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The notion that the minority of the world’s population who embrace the ICC would hold jurisdiction over the majority of the world’s population who reject it seems an inversion of the principles ostensibly behind the ICC. Totalitarianism should be its target, not its guide. In its zeal to uphold international law, does not the ICC transgress it?
It’s not just that governments representing most of the people on the planet don’t accept the ICC. Many of the governments accepting the ICC don’t represent their own people. Democratic governance presupposes the consent of the governed. International law isn’t law at all when the nations it attempts to govern haven’t given their consent.
Like Libya, neither Israel nor the United States recognize the ICC’s authority. Backing the ICC in its pursuit of Qaddafi and company may ironically backfire on the Libyan dictator’s most dedicated international opponents. The precedent set may be to transform an international agreement into a supranational one, making a treaty between nations an edict imposed on nations.
Though the world’s most populous states—China, India, the United States, and Indonesia—have rebuffed the court, most of the world’s states have embraced it. With all of South America, most of Europe, and roughly half of Africa signing on, the ICC member states roughly correspond to those nations competitive in soccer’s World Cup. If a soccer tournament essentially contested by South Americans and Europeans can be a “World” Cup, why can’t a court backed by the same peoples describe itself as “International”? Nomenclature aside, the ICC isn’t a global court. But it clearly would like to be.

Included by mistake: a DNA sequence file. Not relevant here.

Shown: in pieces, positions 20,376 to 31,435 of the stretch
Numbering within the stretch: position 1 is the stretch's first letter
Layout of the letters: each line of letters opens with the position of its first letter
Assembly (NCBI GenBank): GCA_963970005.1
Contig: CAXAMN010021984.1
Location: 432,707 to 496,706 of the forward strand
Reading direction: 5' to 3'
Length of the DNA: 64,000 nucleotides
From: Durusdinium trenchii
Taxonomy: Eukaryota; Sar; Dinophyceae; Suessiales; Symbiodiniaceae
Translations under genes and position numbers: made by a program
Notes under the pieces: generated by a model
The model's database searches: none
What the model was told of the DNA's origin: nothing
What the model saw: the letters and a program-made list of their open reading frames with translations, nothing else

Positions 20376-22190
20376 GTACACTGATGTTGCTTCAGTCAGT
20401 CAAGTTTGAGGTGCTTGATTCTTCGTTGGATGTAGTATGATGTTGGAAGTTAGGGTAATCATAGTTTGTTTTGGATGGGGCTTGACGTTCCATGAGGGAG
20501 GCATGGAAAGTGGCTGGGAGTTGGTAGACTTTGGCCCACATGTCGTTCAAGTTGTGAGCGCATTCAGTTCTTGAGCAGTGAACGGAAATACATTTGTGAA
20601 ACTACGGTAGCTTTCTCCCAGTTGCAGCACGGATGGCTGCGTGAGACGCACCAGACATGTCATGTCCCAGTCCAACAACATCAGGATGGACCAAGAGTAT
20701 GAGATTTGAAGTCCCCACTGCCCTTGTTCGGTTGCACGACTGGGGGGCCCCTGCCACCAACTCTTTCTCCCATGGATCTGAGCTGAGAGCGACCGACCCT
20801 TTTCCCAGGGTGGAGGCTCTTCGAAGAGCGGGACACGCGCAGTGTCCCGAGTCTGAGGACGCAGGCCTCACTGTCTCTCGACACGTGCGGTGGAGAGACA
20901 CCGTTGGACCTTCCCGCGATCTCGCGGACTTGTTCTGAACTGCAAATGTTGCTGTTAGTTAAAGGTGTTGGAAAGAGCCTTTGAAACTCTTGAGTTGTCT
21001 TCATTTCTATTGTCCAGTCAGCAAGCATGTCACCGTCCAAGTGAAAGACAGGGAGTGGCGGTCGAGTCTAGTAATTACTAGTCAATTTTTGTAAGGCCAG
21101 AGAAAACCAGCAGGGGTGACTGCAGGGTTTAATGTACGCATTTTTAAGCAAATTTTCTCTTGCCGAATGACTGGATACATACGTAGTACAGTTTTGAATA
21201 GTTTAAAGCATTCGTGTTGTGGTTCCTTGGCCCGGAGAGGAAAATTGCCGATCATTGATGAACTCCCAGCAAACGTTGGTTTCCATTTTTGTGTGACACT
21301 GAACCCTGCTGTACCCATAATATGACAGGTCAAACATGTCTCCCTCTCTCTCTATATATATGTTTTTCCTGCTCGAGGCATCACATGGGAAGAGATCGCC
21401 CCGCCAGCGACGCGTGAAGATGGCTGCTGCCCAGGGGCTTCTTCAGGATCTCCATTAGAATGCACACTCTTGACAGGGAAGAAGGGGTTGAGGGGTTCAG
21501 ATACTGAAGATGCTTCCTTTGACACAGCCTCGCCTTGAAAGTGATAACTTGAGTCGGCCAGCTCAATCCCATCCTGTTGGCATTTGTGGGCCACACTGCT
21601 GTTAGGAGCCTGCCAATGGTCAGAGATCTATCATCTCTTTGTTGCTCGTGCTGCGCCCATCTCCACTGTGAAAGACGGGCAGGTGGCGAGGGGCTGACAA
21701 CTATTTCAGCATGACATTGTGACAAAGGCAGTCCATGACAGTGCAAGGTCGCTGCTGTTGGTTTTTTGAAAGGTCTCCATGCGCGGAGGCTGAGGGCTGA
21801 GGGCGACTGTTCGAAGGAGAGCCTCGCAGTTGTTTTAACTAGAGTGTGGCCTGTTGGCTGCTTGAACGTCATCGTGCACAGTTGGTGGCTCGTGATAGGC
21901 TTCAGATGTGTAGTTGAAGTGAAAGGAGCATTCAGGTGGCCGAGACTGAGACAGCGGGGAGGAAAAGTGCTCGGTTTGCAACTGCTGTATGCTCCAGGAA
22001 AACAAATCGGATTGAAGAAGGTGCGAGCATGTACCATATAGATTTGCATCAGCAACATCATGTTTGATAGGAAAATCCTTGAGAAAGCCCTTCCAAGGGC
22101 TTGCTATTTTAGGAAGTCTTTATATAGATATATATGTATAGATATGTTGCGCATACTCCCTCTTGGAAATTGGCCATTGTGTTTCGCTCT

The United States remains an obstacle. Though President Clinton signed the treaty in the 11th hour of his presidency, his immediate successor immediately “unsigned” it. Obama administration officials such as Secretary of State Hillary Clinton and UN ambassador Susan Rice have spoken favorably of it. But there isn’t a great likelihood that the U.S. Senate will endorse the ICC anytime soon.
Constitutional rights, such as a jury trial, the ability to confront accusers, and the prohibition against double jeopardy, are overridden by the International Criminal Court. And one of the particulars outlined in that other great American foundational document, the Declaration of Independence, charged George III with having “combined with others to subject us to a jurisdiction foreign to our constitution, and unacknowledged by our laws.”
That charge, made 235 years ago against an English King, today describes the designs of a court in the Netherlands.
Daniel J. Flynn is the author of Why the Left Hates America (Prima Forum, 2002), Intellectual Morons: How Ideology Makes Smart People Fall for Stupid Ideas (Crown Forum, 2004), and A Conservative History of the American Left (Crown Forum, 2008). He writes a Monday column for Human Events and blogs at www.flynnfiles.com.
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